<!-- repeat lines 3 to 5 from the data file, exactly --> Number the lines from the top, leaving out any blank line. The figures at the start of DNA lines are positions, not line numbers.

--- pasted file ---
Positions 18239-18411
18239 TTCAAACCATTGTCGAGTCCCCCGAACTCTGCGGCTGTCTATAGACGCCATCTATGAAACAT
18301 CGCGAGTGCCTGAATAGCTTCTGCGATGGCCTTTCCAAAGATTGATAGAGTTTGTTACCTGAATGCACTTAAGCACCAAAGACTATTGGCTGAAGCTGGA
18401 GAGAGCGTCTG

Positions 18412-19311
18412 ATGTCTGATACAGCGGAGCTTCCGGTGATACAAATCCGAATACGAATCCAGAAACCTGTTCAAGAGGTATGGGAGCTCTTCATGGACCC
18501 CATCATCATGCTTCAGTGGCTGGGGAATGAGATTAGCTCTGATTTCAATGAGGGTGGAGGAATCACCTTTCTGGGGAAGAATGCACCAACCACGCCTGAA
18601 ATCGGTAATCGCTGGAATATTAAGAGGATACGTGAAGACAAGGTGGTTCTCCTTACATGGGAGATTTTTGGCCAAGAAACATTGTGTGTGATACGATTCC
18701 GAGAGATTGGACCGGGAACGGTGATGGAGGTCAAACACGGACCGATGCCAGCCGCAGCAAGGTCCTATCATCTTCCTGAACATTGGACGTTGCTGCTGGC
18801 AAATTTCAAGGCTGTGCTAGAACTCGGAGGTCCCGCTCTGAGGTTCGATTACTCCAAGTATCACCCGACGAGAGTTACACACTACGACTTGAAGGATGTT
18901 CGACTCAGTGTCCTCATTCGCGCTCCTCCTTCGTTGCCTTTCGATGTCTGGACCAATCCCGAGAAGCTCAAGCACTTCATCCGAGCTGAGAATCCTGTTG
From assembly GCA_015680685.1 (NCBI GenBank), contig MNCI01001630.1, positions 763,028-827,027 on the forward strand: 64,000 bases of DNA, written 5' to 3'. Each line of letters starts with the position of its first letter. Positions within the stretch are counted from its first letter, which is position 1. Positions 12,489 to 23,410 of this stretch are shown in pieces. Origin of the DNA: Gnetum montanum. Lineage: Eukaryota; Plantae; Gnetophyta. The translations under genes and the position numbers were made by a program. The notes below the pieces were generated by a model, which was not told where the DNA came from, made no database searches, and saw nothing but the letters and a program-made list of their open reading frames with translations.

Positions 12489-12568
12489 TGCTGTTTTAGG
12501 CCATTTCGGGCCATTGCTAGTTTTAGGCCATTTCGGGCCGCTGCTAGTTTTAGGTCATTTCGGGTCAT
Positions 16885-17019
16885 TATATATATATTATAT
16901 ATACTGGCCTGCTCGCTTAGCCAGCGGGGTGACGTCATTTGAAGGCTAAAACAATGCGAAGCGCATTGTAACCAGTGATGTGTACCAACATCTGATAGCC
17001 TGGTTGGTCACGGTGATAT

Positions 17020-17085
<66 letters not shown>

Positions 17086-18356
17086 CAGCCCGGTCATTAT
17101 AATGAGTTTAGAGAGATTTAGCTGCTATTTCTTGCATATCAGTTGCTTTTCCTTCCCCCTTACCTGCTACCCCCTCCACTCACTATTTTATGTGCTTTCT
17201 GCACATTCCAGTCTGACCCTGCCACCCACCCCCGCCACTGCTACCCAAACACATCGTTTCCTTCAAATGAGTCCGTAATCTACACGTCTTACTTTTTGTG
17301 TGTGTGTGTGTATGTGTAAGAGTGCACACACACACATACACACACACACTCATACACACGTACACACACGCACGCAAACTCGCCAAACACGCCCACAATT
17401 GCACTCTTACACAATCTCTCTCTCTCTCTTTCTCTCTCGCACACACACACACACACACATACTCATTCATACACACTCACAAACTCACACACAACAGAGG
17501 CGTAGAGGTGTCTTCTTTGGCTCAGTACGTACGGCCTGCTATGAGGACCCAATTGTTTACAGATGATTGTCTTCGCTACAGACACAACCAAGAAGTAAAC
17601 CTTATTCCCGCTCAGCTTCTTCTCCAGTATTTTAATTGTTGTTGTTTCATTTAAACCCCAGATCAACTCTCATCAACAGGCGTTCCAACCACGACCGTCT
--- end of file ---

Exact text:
18301 CGCGAGTGCCTGAATAGCTTCTGCGATGGCCTTTCCAAAGATTGATAGAGTTTGTTACCTGAATGCACTTAAGCACCAAAGACTATTGGCTGAAGCTGGA
18401 GAGAGCGTCTG

Positions 18412-19311